On the "Gears" tab you can set the ratio of each gear by moving the sliders. You then need to copy the bit of code to replace the defined gears in the code.

On the "Grade" tab you are given a graph of a linear function (yes, it turns out the most hated subject in maths is actually useful) that takes the grade (vertical axis) and outputs absolute resistance steps (horizontal axis). I will go into the maths a bit later for those interested.

The user can define this function using the two points laying on it. On the right there is a place to change the current gear. The selected gear, as you might imagine, changes the way, how grade maps to resistance - on lower gears it is easier to pedal uphill. Moving the slider changes the 2nd coefficient, which influences how the selected gear changes the function. It is easiest to play with it a while to see how it behaves. You might also need to try a few different settings to find what works best for you.

It was written in Python 3 and should work with default libraries. To use it you need to uncomment the lines immediately after "uncomment these lines to use the configurator". As I said, it wasn't tested, so there might be some errors, but if anything comes up, please write a comment or open an issue, so I can correct it.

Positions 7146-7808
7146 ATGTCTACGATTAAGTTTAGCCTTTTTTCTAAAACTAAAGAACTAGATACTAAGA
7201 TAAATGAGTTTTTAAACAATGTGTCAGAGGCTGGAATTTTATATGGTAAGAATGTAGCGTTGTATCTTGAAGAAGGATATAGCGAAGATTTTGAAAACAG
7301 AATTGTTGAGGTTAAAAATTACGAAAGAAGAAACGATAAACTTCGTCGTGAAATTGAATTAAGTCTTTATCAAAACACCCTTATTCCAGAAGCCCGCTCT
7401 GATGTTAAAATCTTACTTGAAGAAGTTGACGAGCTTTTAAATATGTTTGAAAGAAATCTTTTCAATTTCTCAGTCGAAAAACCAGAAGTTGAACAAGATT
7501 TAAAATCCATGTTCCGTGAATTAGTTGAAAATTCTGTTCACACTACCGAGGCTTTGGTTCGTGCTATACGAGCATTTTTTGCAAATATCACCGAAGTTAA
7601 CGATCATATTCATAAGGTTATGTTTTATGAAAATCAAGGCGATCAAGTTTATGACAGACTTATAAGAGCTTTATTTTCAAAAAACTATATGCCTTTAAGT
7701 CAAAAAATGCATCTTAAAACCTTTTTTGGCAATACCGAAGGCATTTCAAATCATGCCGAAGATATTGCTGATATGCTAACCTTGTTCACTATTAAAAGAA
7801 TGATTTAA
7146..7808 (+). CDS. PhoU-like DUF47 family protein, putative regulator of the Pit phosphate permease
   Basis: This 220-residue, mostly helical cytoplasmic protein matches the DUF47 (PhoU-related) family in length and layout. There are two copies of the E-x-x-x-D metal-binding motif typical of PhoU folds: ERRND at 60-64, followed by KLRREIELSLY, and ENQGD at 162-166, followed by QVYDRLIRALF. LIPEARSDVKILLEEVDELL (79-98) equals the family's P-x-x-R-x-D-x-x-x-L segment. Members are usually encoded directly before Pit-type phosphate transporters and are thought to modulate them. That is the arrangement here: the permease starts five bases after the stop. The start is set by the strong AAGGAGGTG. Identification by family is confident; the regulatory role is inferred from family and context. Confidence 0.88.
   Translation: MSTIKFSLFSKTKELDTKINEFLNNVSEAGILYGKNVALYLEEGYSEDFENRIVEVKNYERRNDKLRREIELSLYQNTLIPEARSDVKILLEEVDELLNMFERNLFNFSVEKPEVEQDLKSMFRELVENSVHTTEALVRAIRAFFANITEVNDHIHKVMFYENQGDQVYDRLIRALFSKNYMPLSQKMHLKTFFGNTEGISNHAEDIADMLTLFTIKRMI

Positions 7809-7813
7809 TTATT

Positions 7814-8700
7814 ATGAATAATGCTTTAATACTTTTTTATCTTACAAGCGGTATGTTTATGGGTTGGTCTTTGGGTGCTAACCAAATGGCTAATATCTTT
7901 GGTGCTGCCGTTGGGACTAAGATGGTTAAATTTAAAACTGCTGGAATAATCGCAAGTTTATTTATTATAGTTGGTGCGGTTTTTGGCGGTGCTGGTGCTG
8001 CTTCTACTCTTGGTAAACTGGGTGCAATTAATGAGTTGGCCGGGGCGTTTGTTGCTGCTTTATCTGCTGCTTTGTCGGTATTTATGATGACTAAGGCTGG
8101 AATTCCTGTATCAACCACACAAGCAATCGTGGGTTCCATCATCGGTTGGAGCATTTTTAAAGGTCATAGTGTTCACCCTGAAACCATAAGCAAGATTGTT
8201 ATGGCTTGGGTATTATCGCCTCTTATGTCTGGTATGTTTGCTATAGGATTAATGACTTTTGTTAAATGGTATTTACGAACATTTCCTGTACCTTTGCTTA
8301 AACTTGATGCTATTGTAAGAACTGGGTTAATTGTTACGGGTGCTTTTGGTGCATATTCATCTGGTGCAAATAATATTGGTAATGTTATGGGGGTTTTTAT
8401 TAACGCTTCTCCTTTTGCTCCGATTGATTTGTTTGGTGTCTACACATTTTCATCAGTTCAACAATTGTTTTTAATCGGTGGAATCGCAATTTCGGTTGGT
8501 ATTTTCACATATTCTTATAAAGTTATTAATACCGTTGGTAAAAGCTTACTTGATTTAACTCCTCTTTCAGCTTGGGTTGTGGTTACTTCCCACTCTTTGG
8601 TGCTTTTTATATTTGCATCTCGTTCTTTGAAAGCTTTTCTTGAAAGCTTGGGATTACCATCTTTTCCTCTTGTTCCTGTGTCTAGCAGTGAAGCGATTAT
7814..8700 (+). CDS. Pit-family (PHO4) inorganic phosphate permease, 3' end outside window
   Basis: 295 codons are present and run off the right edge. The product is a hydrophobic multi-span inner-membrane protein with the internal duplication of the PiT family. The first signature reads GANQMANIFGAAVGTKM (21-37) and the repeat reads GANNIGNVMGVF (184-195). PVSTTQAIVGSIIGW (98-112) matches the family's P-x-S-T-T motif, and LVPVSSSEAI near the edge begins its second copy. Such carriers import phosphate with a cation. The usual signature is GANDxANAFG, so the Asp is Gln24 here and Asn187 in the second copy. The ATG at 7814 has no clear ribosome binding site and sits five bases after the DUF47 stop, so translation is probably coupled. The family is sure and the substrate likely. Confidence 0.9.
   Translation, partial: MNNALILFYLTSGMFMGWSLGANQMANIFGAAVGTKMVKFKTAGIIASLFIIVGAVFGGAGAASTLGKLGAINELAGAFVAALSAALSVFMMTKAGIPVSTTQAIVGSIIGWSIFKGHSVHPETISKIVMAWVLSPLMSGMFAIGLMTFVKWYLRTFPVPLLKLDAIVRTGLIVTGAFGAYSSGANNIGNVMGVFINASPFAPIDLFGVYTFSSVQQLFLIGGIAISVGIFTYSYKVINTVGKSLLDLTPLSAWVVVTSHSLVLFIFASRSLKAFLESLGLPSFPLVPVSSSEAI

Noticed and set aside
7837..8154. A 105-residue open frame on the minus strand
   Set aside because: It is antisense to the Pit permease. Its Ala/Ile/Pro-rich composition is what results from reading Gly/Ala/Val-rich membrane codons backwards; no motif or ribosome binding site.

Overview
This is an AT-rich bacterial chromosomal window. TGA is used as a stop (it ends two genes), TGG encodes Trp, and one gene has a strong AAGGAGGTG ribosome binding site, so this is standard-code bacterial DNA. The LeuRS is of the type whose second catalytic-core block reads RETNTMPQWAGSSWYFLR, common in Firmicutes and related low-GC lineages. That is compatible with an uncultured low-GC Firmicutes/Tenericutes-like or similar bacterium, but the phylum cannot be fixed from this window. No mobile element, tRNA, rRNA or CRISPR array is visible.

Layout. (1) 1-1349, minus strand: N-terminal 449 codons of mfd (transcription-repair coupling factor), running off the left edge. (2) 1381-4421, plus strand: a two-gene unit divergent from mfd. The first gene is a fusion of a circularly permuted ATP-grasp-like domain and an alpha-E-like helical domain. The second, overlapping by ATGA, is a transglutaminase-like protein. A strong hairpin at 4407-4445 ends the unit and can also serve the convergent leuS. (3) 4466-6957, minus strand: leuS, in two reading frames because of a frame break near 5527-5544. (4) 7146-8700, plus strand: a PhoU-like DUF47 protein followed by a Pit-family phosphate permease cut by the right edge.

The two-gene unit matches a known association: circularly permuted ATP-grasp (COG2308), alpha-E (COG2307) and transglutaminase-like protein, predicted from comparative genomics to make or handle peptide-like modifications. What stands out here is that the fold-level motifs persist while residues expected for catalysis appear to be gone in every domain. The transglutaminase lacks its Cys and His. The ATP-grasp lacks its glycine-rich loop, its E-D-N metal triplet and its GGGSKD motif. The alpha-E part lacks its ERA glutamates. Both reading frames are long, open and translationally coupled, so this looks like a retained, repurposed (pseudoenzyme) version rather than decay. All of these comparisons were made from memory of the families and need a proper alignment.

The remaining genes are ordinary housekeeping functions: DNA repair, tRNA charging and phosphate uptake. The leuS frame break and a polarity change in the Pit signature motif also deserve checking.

The maths (and physics)

The only way the controller can make it feel like you are going uphill is by turning the resistance screw. We need to convert the grade to the number of rotations. To make it easier to set up, the whole range from completely loose to not being able to turn the crank is divided into 40 steps, the same used in the ERG mode, but this time it uses real numbers instead of integers. This is done with a simple map function - you can look it up in the code. Now we are one step higher - instead of dealing with revolutions of the screw, we are dealing with imaginary steps.

Now how does it actually work when you go uphill on a bike (assuming a constant speed)? There obviously needs to be some force pushing you up, or else you would roll down. This force, as the first law of motion tells us, must be equal in magnitude but opposite in direction to the force pulling you down, for you to be in uniform motion. It comes from the friction between the wheel and the ground and if you draw the diagram of these forces, it needs to be equal the weight of the bike and the rider times the grade: